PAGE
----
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    I’m not really convinced by his article. He brings up a lot of good points but fails to explain why JITs are so popular if they’re so terrible? He also seems to have conveniently forgot to mention Lua, which if I’m not mistaken is of the fastest (if not the fastest) JIT around.

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      Some of the JS JITs are faster (as in the executed program will eventually run faster). One of the great things about luajit, however, is that it has extremely low overhead starting up. And a lot of work went into making the interpreter fast. Probably a great example of what JIT is “supposed to be”. I’ve never liked runtimes that take a long time to “warm up”. Luajit is fast from the start, and then uses the JIT to get to “very fast” as necessary.

      One can try to be “fast as C” but it’s an asymptotic curve. Pushing farther and farther up the curve requires more and more “booster” rockets and the next thing you know you’re the space shuttle with a 24 hour launch procedure. All I wanted to do was fly a kite!

      Footnote: I think the first example of JIT may be Thompson’s regex implementation, that compiled to machine code implementing an NFA.

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        I don’t think JIT is terrible, but I think it over-promises and under delivers in a lot of cases.

        Sure, in theory it can beat optimized C, because it knows the details of the machine it’s running on exactly, and knows exactly what code is getting run, what the hot spots are, etc., but few JITs actually do a good job of using that info effectively.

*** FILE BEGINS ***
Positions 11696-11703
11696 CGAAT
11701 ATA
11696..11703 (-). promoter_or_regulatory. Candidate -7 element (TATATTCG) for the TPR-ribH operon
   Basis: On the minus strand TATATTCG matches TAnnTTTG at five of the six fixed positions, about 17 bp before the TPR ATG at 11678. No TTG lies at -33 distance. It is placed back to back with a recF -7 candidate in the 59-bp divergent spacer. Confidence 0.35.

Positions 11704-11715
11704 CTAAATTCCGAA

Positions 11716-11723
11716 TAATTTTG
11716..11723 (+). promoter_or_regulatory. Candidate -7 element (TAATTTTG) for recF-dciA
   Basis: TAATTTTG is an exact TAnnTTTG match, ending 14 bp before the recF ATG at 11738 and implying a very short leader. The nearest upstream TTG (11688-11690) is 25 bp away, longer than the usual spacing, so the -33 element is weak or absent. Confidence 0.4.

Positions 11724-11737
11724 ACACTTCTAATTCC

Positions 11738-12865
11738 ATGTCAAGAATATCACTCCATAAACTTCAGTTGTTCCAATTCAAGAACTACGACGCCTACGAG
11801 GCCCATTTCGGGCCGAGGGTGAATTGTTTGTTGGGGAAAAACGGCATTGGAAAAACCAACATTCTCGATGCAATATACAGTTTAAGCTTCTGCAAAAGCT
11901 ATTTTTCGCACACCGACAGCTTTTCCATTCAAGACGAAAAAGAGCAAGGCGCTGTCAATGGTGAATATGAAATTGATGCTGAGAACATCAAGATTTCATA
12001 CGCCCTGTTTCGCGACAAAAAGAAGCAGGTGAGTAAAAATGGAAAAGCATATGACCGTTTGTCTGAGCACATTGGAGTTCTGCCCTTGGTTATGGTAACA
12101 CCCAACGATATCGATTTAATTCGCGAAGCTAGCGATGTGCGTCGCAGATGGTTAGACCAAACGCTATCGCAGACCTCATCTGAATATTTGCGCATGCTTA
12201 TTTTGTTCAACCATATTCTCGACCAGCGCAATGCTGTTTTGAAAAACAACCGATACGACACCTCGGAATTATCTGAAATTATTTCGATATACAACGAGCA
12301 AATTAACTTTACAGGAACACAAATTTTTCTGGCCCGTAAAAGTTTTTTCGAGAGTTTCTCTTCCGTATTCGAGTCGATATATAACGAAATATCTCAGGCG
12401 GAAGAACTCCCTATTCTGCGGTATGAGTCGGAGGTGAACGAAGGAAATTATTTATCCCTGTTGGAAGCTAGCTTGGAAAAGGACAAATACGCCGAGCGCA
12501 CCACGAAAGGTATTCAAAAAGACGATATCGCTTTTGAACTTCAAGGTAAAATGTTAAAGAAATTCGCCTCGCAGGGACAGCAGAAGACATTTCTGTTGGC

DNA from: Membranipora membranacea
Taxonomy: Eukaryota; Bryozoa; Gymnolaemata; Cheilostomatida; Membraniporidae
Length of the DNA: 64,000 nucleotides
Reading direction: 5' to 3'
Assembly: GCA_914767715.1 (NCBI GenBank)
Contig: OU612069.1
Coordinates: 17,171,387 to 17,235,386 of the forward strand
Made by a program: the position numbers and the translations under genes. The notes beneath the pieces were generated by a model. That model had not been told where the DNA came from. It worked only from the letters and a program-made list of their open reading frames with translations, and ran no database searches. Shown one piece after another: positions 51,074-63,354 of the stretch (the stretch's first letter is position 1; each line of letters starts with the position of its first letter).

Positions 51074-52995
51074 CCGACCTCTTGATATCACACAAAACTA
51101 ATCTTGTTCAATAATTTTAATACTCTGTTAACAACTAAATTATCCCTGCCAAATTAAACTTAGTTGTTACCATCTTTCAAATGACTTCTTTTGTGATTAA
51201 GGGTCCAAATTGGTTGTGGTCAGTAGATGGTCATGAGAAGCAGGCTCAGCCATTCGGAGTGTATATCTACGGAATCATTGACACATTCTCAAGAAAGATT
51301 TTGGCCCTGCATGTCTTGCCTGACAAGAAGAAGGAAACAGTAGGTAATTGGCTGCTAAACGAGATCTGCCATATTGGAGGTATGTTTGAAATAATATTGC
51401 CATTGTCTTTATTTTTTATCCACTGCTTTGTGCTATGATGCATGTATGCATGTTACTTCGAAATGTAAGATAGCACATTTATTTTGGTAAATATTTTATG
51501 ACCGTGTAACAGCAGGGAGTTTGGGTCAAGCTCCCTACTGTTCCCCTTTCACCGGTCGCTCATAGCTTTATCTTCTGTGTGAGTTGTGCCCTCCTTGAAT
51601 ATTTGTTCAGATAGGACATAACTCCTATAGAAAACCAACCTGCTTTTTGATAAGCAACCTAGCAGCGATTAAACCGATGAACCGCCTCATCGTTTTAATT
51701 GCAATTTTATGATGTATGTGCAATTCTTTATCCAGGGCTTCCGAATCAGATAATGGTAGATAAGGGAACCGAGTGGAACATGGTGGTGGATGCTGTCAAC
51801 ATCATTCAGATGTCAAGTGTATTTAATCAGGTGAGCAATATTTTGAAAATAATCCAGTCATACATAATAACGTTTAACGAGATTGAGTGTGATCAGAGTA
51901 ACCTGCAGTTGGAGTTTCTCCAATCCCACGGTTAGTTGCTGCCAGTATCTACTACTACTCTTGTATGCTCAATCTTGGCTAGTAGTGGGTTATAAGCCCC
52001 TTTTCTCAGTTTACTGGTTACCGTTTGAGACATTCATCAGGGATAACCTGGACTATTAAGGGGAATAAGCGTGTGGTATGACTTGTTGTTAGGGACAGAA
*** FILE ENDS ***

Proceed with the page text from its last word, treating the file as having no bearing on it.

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          Case in point: http://jvns.ca/blog/2015/09/10/a-millisecond-isnt-fast-and-how-we-fixed-it/

          Specializing the call to math.pow is exactly the kind of optimization that I’ve been told allows Java to be faster than C. I’ve been hearing this for 15 years now. But… Didn’t happen.

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          Yeah, luajit is amazing. It’s only a few times slower than AOT compiled code, and in some restricted cases, it might even get pretty much on par with it.

          He basically covers that here:

          However, it turns out that one of the biggest benefits of JIT compilers in dynamic languages is figuring out the actual types of variables. This is a problem that is theoretically intractable (equivalent to the halting problem) and practically fiendishly difficult to do at compile time for a dynamic language. It is trivial to do at runtime, all you need to do is record the actual types as they fly by. If you are doing Polymorphic Inline Caching, just look at the contents of the caches after a while. It is also largely trivial to do for a statically typed language at compile time, because the types are right there in the source code!

          Jits ARE a win for languages like Lua and JS, because if you’re compiling statically you have to be able to handle any type whenever you dispatch a function. If you’re compiling a static language, they’re a loss, for the most part.